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Priest who saved 1,500 Muslims from slaughter shortlisted for new $1m peace prize

Fr Bernard Kenvi helps a Muslim child fleeing violence climb down from a truck in Bossemptele, Central African Republic. He is also pictured below (CNS photo/Siegfried Modola, Reuters)

A priest who saved 1,500 Muslims from slaughter in the Central African Republic has been shortlisted for a new $1 million peace prize.

Fr Bernard Kinvi, of the Order of St Camillus, provided shelter for those fleeing the anti-balaka militia at his mission hospital in Bossemptele for several months. He then helped them escape on lorries across the border into Cameroon.

Fr Kinvi is one of four people shortlisted for the Aurora Prize for Awakening Humanity, given to “individuals who put themselves at risk to enable others to survive”.

The prize will be presented by George Clooney at a ceremony in Yerevan, Armenia, next month.

Three of the four finalists are Catholic. They are Dr Tom Catena, the sole surgeon for 750,000 people in the Nuba Mountains in Sudan, who said his work is inspired by St Francis of Assisi; Marguerite Barankitse, who saved thousands of lives and cared for orphans and refugees during the civil war in Burundi; and Syeda Ghulam Fatima, who has worked to end bonded labour in Pakistan.

Priest helps a Muslim man climb down from an open truck in Central Africa Republic

The prize was created by an initiative called 100 Lives and aims to honour those who saved Armenians during the 1915 genocide.

Vartan Gregorian, an Aurora Prize committee member, said: “We created the Aurora Prize not just to honour, but to support the unsung heroes who reclaim humanity and stand up to such oppression and injustice.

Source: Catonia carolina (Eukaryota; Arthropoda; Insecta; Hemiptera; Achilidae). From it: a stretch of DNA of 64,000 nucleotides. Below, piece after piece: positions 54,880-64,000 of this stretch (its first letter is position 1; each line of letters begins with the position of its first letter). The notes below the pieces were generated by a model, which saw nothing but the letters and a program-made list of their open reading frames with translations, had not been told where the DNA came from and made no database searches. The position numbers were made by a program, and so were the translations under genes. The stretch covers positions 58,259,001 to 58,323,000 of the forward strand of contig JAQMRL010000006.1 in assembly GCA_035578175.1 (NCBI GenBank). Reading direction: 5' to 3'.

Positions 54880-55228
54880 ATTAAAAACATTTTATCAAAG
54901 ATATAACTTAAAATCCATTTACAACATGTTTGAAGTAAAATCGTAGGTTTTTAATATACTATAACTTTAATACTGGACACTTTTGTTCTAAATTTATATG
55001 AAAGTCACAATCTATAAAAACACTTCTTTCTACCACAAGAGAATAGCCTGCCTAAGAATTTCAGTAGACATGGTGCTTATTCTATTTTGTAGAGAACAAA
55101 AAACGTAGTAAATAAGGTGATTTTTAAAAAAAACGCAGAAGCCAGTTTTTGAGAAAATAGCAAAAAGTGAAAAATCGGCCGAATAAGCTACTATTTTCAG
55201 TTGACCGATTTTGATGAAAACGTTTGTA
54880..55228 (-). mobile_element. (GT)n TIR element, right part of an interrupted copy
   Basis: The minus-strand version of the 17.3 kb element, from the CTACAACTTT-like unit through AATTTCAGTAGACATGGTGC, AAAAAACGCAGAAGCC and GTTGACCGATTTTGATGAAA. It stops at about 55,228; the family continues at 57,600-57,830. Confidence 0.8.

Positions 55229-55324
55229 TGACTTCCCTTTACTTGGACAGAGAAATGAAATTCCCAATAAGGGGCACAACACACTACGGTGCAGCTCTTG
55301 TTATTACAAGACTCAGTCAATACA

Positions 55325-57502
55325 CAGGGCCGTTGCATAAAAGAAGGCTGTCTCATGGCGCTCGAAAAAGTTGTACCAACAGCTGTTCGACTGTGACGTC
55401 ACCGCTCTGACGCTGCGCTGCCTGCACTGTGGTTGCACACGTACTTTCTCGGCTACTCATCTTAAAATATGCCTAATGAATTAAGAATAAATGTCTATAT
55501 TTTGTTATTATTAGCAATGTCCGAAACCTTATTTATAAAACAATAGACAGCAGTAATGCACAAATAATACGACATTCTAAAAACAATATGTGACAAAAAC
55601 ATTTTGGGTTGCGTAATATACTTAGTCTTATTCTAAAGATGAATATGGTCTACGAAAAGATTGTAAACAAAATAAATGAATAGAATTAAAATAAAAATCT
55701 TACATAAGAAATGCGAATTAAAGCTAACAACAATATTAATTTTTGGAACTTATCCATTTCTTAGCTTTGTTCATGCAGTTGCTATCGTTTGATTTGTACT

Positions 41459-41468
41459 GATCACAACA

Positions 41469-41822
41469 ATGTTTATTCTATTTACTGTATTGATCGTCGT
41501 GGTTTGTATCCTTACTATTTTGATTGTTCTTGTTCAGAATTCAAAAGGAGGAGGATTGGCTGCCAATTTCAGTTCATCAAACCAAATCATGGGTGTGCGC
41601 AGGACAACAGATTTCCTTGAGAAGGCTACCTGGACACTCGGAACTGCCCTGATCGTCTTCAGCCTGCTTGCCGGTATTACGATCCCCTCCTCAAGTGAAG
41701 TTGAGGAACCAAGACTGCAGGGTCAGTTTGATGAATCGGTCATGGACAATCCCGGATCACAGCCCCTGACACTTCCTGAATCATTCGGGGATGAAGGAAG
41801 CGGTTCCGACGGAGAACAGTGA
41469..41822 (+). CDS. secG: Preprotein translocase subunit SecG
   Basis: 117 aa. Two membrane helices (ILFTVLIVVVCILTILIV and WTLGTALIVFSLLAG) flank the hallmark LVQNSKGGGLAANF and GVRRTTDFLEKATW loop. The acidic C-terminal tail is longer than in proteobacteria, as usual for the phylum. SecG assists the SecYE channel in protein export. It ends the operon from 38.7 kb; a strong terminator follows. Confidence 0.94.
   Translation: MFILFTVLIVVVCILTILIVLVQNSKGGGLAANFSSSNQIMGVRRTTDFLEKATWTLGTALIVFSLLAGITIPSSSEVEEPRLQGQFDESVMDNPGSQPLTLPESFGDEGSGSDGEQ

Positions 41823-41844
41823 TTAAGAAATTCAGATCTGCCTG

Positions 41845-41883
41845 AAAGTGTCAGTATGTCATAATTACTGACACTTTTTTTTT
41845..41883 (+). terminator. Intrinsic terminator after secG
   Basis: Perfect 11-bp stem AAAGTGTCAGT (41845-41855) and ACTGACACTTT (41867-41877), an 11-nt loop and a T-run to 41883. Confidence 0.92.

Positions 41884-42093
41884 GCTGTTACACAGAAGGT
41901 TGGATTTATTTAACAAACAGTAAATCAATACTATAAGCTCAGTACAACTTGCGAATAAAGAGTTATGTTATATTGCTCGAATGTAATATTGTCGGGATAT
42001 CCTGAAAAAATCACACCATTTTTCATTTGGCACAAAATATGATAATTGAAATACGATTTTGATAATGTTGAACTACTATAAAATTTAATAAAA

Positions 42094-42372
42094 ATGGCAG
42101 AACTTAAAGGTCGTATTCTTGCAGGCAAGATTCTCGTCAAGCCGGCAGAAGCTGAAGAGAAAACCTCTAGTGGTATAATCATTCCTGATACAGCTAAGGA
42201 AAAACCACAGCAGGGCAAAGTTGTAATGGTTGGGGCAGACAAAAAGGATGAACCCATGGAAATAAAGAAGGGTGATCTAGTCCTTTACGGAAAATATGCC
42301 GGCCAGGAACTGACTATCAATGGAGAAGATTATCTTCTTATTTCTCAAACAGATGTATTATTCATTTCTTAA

“One hundred years ago, strangers stood up against persecution on behalf of our ancestors, and today we thank them by recognising those who act in the same spirit in the face of modern atrocities.”

The winner of the prize will be given $100,000 and will be able to nominate a charity to receive a grant of $1 million.

Fr Kinvi, whose hospital serves an area the size of Switzerland, told the Guardian: “When I became a priest, I undertook to serve the sick even if it meant putting my life in danger,” he says. “I said that but I didn’t really know what it meant.

“But when the war came, I understood what it means to risk your life. Being a priest is about more than giving blessings; it’s about standing with those who have lost everything.”

The Aurora Prize selection committee includes Nobel laureates Elie Wiesel, Oscar Arias, Shirin Ebadi and Leymah Gbowee; former president of Ireland Mary Robinson; human rights activist Hina Jilani; former Australian foreign minister and president emeritus of the International Crisis Group Gareth Evans; president of the Carnegie Corporation of New York Vartan Gregorian; and Academy Award-winning actor George Clooney.